What Python Creator Guido van Rossum Thinks of Rust, Go, Julia, and TypeScript

Relevant quotes from the slashdot summary (couldn’t easily find the time point for this in the video):

Go and Julia: "I still think that Go is a very interesting language too. Of all the new languages, Go is probably the most Python-ic — or at least the general-purpose new languages. There’s also Julia, which is sort of an interesting sort of take on something Python-like. It has enough details that look very similar to Python that then when you realize, ‘Oh, but all the indexing is one-based and ranges are inclusive instead of exclusive,’ you think, ‘Argh!’ Nobody should ever try to code in Julia and in Python on the same day.
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“My understanding is that Julia is sort of much more of a niche language, and if you’re in that niche, it is superior because the compiler optimizes your code for you in a way that Python probably never will. On the other hand, it is much more limited in other areas, and I wouldn’t expect that anybody ever is going to write a web server in Julia and get a lot of mileage out of it. And I’m sure in five minutes that will be on Hacker News with a counterexample.”

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Go at 24:32, Julia right after that

The following go straight to 24:32

:joy: Imagine 20 years later, Jeff Bezanson does this kind of interview.

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I think we all agree on this :stuck_out_tongue_closed_eyes:

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Kind of silly comments: As if indexing 0 vs 1 really mattered. And as if there were not much more important observations to make.

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The choice of 0 or 1 by itself doesn’t matter much but having to frequently mentally translate between them seems error prone. Otherwise, not much substance in that quote.

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Interesting take. Just today I had to do that (code in the Python and Julia on the same day - and Matlab for that matter) and realised why Python has the non-inclusive range. Loops can be directly translated with the shifted start index:

Python: 0:len(array)
Julia: 1:len(array)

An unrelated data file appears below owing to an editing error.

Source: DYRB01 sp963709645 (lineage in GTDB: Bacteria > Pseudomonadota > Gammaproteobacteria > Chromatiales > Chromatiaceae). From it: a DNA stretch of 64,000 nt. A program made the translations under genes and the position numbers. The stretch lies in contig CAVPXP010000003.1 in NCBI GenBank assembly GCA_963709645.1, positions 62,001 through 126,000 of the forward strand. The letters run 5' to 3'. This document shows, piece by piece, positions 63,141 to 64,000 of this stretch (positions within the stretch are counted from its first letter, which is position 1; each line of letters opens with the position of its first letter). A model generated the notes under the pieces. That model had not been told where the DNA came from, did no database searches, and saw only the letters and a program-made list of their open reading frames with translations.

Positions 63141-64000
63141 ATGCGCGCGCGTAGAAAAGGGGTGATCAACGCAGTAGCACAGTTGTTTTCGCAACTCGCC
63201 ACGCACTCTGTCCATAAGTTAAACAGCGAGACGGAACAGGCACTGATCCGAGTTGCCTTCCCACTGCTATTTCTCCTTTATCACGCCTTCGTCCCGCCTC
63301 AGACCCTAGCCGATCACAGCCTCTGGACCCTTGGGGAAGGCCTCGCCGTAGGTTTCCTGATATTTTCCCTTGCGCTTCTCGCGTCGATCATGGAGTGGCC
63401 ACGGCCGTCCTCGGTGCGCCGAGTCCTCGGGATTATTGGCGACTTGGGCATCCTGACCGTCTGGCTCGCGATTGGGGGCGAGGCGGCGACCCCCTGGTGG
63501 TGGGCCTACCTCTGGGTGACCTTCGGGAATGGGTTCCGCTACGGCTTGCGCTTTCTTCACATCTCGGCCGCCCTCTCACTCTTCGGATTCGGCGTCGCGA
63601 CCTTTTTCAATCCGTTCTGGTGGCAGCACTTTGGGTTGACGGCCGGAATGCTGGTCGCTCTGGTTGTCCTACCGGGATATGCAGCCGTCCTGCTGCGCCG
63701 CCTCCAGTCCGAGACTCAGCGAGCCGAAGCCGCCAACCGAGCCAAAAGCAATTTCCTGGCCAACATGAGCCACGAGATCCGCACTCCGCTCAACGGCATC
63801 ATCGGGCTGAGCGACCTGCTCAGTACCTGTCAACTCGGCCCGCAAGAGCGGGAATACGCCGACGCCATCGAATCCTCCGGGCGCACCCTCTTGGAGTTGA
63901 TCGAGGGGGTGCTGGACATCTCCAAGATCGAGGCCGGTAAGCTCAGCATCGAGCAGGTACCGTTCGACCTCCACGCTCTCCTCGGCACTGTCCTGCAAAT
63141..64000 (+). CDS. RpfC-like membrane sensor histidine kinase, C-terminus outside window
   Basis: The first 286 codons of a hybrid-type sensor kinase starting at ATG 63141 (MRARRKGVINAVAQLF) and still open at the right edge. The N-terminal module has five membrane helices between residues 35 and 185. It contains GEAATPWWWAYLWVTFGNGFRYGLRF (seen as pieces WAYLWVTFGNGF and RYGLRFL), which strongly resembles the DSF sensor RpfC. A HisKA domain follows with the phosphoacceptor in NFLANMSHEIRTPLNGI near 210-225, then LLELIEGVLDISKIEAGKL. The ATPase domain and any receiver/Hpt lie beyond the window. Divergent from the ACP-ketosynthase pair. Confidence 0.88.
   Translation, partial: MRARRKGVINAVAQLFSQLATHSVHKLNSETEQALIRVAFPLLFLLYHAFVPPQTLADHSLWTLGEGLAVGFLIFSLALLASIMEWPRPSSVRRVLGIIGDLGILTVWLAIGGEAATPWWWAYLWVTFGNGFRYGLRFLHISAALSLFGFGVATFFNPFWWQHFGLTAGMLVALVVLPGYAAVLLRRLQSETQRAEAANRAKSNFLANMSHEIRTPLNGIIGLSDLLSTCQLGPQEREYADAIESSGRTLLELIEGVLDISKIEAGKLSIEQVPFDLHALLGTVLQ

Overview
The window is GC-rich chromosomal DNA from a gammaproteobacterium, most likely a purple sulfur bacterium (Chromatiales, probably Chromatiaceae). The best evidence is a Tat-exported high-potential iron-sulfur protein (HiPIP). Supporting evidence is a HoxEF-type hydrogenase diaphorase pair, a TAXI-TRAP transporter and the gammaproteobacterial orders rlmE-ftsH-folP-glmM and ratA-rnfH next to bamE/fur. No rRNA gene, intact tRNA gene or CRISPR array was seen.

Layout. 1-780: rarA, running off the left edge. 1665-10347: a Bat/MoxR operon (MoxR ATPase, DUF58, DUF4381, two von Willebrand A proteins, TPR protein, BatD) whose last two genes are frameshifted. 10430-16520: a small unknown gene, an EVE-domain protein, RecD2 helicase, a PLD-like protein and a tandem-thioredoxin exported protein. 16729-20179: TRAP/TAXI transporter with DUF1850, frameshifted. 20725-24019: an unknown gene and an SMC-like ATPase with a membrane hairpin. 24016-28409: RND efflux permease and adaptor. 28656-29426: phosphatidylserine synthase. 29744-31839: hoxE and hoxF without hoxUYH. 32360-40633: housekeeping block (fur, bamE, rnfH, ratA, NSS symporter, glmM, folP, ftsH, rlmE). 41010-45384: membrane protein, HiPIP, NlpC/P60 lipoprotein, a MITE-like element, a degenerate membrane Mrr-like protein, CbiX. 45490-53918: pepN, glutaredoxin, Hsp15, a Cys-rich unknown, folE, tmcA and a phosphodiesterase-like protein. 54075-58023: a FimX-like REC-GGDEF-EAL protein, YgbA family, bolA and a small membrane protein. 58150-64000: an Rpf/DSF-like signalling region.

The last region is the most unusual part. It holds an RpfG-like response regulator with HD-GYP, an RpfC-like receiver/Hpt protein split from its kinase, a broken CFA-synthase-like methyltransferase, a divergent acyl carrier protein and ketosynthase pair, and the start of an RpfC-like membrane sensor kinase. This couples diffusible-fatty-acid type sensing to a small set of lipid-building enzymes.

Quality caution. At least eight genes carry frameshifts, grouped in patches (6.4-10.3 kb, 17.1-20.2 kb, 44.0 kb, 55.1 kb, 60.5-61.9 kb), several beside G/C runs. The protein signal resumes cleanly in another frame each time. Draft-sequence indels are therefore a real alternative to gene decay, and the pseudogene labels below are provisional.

will both do the right thing.

And in my niche, maths and engineering, 0-based indexing just feels wrong to me - which is one of the reasons why it was so difficult to convince my colleagues to switch from Matlab. With Julia’s syntax being so close to Matlab, that should be a lot easier.

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The difference can be understood as

  • when offsets are the focus, 0-based is easier
  • when sizes are the focus, 1-based is easier

Ideally we could just use begin and end but that’s not universally supported, e.g. ix = end - 1 is an error in Julia.

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I think it’s a common mischaracterization of Julia that it’s for the technical computing niche only, and less useful for other areas (web servers were mentioned in this case). This probably comes in part from Julia’s own tagline, which is unfortunate. But also from surface level observations like 1 based indexing being known from Matlab, so other Matlab properties are just also attributed to Julia (and I guess you really wouldn’t want to write web servers in Matlab).

But look at some main properties of Julia:

Multiple dispatch: Yes it maps nicely to math but the code composition and simplicity of implementation it enables is useful for every application.

Simple array syntax and inbuilt broadcasting: Again, really useful for technical purposes of course but aside from linear algebra, everyone can use multidimensional containers for all kinds of code. I miss having simple multidimensional structures available when coding non-numerical things in Python, because you are not really supposed to put any arbitrary object into numpy arrays. Not having to vectorize but being able to at will with the dot syntax is so powerful.

More functional than object oriented: Yes we don’t use classes and inheritance, but that doesn’t limit what you can build. It’s not like general software applications have to be written in OO style. If someone has never programmed anything worthwhile with multiple dispatch and makes sweeping comments about the lack of OO, I can’t really take that seriously as the differences in applied scenarios are much more nuanced than it appears at first.

So to sum it up, it just gets a bit old to talk about the same surface features of Julia again and again, as if there wasn’t a much deeper conversation to be had. Most attention should go to those with actual projects to show, not just opinions.

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It’s also worth giving attention to negative cases – where people gave up on doing task X in language Y because it was too hard.

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It is my understanding that Julia is aimed at the compute-intensive ’niche’. The data-intensive ’niche’, not so much. A quote from Designing Data Intensive Applications by Kleppmann:

“Data-intensive applications are pushing the boundaries of what is possible by making use of these
technological developments. We call an application data-intensive if data is its primary
challenge—the quantity of data, the complexity of data, or the speed at which it is changing—as
opposed to compute-intensive, where CPU cycles are the bottleneck”

“My understanding is that Julia is sort of much more of a niche language, and if you’re in that niche, it is superior because the compiler optimizes your code for you in a way that Python probably never will. On the other hand, it is much more limited in other areas, and I wouldn’t expect that anybody ever is going to write a web server in Julia and get a lot of mileage out of it. And I’m sure in five minutes that will be on Hacker News with a counterexample.”

I think this is the best template for talking about gripes. This is my version. :troll: